You've got to wear something on your feet, right? If you're hiking, a good pair of boots is always worth the investment.

Ever since I was 15 my favourite boots have been Scarpa SL boots. I am currently on my second pair, having outgrown the pair I got as a teenager. They're great leather boots, but heavy. If/when I get a new pair of boots, I am strongly considering getting a pair of synthetic boots. They may be slightly less durable, but wearing heavy leather boots while walking for 8 hours through the woods does make your legs tired eventually.

Overnight Items

These items get used on overnight trips, but not on day-hikes.

Sandals/Camp Shoes

Just like you need a good pair of boots while hiking, it's never a bad idea to have a pair of something more comfortable to wear at the campsite. A pair of cheap sandals is perfect in my experience; they're light enough to not be cumbersome, but comfortable, and they don't generally care if they get wet, should you need to wade through swollen rivers. (And yes, I have had to change into sandals mid-trail to wade through water on a few occasion.)

For winter trips, rather than sandals I opt for insulted booties like these.

Sleeping Bag

A good sleeping bag is essential for camping. I use a three-season Sierra Designs bag, rated to -7C. It's relatively lightweight, synthetic-filled (down sleeping bags tend to interact poorly with my allergies, even though they're warmer), and fairly comfortable as far as sleeping bags go.

As much as I would love to have a dedicated winter sleeping bag, such things are very expensive. Therefore in the winter I layer two three-season sleeping bags, one inside the other. If you do this, make sure your outer bag is big enough to fit the inner one without compressing all of the insulation, though!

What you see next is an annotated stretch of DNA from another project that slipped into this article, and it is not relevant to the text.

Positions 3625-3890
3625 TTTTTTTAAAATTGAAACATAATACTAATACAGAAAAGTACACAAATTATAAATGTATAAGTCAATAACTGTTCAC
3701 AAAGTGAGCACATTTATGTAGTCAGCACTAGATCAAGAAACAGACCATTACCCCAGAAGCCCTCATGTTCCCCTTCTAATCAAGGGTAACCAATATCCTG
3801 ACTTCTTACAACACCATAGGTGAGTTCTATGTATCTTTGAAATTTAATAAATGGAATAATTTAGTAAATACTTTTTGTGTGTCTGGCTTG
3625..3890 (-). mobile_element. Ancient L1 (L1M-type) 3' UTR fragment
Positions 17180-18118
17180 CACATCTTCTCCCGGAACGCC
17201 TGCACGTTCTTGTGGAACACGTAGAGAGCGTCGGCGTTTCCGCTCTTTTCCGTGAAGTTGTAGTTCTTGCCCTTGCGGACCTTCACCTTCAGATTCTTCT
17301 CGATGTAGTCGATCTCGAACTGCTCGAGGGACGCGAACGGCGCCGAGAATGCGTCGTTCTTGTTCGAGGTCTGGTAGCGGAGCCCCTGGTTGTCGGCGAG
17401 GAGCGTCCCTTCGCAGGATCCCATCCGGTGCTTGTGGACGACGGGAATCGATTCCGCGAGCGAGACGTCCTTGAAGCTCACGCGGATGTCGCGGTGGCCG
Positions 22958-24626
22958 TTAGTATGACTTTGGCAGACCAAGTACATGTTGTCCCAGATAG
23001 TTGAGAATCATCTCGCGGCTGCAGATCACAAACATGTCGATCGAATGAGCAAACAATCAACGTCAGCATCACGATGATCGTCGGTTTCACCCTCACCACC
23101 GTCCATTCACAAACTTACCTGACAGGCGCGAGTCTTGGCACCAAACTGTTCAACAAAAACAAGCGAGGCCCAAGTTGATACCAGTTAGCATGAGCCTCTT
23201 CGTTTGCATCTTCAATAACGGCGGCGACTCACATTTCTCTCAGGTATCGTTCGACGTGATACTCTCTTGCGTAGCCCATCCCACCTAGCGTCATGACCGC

Picking a good tent that you like is difficult and time-consuming, but ultimately worth it. Think of it like buying your backcountry home.

For winter camping, or summer camping in a group of 3, my tent of choice is the Eureka K2-XT. It's a heavy tent (ours is almost 20 years old, and is lighter than the current generation, but still heavy), but it's fully four-season with enough room inside for three adult men to sleep fairly comfortably. It's close, but not bad.

For summer camping

Situational Items

These are items that I will occasionally carry with me under specific circumstances, but are not part of my standard camping equipment.


Okay, I'll admit it, I have a thing for knives. And I'm an especially big fan of the Nepalese Kukhuri (sometimes spelled "kukri").

The kukhuri is a traditional tool from Nepal and neighbouring regions in Asia. It's a large, heavy knife with a forward-curving blade. It's heavy enough to be used like a small axe or hatchet for chopping and splitting wood, but can also be used like you would use any other knife.

The kukhuri I own is the 10" Panwal Dotted from Kukhuri House Handicraft Industry, located in Kathmandu, Nepal. It's a heavy, thick piece of steel, that does an admirable job of chopping. However, it's far too heavy for me to want to ever carry it on a long trip. Its use is limited to basecamping and day-trips where I am specifically expecting to process wood.


If you're camping in the winter in Canada you basically need a decent parka. Some might argue that simply living in the Canadian prairies between December and March necessitates owning such a garment. My parka is the North Face Vostok. It's super warm, both for camping and waiting for the bus in Winnipeg in January.

Note that even if it's cold enough to warrant a parka, I still pack a the lightweight shell mentioned eariler; parkas are great for sitting around at camp, but as soon as you start moving or working you quickly get very warm and need something lighter to prevent you from getting soaked in your own sweat.

More coming eventually